Since we are requesting a Cattle Point haiku, students' poems should mention an organism they found here or refer to their experience at the point.  Groups can collectively submit one poem or up to one haiku per person.

Equipped with a few simple tools and field guides (see references below), a number of research questions could also be addressed:

  1. Is the recruitment of barnacles, a ubiquitous animal covering many hard surfaces in the intertidal, uniform throughout the Cattle Point environment? What are the forces that determine barnacle coverage?
  2. Although the temperature and salinity are similar in the upper and lower tide pools, are different species found in different areas?
  3. Why is algae absent in the upper tide pool?
  4. Does sea grass reduce wave action? If so, how?
  5. What factors allow the anemeone Anthopleura to be common in certain parts of intertidal?
  6. Why are limpets and snails the dominant species in the upper tide pool?
  7. How does algae affect the chemical composition (oxygen, carbon dioxide, salinity) of tidepools?
  8. Many of the species at Cattle Point are relatively small. How might size affect desiccation rate?
  9. Cattle Point's position at the intersection of the Strait of Juan de Fuca and the San Juan Channel presents an opportunity to study the pelagic distribution and settlement patterns of local organisms. Both bodies of water have strong currents that can spread larvae throughou the San Juan Islands. Do you think the larvae of animals found at Cattle Point also tend to settle there. How would you determine this?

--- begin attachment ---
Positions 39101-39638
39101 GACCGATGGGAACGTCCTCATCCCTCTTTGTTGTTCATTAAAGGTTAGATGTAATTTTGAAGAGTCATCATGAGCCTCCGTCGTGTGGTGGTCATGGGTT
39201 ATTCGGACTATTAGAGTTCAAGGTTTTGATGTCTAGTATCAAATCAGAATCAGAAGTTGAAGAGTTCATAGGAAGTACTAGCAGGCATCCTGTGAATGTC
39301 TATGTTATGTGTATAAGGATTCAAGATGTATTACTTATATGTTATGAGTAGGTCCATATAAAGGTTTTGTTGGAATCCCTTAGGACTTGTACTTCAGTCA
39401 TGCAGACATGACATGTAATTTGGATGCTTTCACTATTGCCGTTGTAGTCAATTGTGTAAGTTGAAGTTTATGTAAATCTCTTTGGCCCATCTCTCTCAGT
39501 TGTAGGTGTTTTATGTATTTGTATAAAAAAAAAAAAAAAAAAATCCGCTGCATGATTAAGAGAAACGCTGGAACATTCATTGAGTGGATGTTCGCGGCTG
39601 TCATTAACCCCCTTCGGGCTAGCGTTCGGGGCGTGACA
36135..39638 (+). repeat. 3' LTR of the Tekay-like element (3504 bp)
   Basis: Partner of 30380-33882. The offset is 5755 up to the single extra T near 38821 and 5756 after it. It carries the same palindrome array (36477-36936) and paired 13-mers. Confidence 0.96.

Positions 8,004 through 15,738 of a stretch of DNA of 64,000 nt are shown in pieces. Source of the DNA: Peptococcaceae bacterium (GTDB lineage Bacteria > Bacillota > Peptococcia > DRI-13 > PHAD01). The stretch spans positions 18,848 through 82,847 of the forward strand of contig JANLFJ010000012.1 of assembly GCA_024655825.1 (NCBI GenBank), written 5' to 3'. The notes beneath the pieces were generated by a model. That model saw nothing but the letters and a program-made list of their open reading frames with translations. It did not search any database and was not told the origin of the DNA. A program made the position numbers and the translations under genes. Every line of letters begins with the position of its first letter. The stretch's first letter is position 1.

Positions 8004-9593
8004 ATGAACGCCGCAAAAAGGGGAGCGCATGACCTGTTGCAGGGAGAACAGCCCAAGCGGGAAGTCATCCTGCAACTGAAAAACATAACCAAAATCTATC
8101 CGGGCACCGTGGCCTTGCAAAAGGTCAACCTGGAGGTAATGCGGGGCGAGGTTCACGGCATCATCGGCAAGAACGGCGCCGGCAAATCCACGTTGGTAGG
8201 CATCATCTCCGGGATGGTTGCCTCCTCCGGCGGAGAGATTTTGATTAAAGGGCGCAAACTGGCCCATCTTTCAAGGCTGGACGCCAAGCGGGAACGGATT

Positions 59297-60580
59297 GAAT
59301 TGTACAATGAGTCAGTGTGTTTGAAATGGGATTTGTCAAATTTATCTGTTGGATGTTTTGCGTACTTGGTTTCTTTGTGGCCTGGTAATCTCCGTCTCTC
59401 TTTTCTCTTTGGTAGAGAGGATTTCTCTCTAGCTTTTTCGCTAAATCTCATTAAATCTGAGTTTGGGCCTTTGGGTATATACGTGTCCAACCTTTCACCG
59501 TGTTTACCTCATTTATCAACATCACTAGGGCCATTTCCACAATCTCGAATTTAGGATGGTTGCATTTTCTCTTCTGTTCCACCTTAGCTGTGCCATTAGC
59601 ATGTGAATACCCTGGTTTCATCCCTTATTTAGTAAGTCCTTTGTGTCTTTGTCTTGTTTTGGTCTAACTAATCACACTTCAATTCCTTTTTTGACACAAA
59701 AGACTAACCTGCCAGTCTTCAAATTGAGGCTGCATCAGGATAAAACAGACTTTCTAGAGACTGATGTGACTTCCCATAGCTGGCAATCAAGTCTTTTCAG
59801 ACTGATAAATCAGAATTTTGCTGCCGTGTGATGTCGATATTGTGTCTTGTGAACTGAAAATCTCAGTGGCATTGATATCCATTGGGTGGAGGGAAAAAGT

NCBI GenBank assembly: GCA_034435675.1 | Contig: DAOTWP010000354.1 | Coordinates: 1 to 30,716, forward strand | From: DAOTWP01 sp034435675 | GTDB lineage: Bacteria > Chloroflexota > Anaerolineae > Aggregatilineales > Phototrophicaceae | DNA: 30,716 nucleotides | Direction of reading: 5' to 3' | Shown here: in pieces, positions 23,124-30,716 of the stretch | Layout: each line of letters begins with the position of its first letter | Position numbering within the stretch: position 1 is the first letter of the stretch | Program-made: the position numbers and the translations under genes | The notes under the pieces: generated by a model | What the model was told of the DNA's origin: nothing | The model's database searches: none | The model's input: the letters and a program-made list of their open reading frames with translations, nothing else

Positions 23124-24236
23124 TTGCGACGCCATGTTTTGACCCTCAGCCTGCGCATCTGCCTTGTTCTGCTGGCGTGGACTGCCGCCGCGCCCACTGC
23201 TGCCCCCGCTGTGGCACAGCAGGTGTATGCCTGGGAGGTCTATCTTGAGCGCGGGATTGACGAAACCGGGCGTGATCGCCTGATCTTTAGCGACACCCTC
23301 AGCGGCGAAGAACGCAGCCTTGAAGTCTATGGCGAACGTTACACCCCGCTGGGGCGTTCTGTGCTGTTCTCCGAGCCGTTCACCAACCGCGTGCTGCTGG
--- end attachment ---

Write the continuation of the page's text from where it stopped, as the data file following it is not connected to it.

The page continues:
Brusca, R. C., and G. J. Brusca. 1990. Invertebrates. Sinauer and Associates: Sunderland MA.

Jensen, G. C. 1995. Pacific Coast Crabs and Shrimp. Sea Challengers: Monterey, CA.

Kozloff, E. N. 1993. Seashore Life of the Northern Pacific Coast. University of Washington Press: Seattle, WA.

McConnaughey, B. H., and E McConnaughey. 1998. Pacific Coast. National Audubon Society Nature Guides. Chanticleer Press: New York.

Pentcheff, N. D. 1991 Resistance to crushing from wave-borne debris in the barnacle Balanus gladula. Marine Biology 110: 399-408.

Rupert, E. E., and R. D. Barnes. 1994. Invertebrate Zoology. Saunders College Publishers: New York.

Stachowicz, J. J., and M. E. Hay. 1999. Reducing predation through chemically mediated camouflage: Indirect effects of plant defenses on herbivores. Ecology 80:495-509.

Warner, G. F. 1977. The Biology of Crabs. Van Nostrand Reinhold: London.

Wicksten, M.K. 1980. Decorator Crabs. Scientific American 242:146-154.

Tide Tables

Cattle Point Lighthouse

Animal Diversity Web

Friday Harbor Laboratories

Other Habitats at this Web Site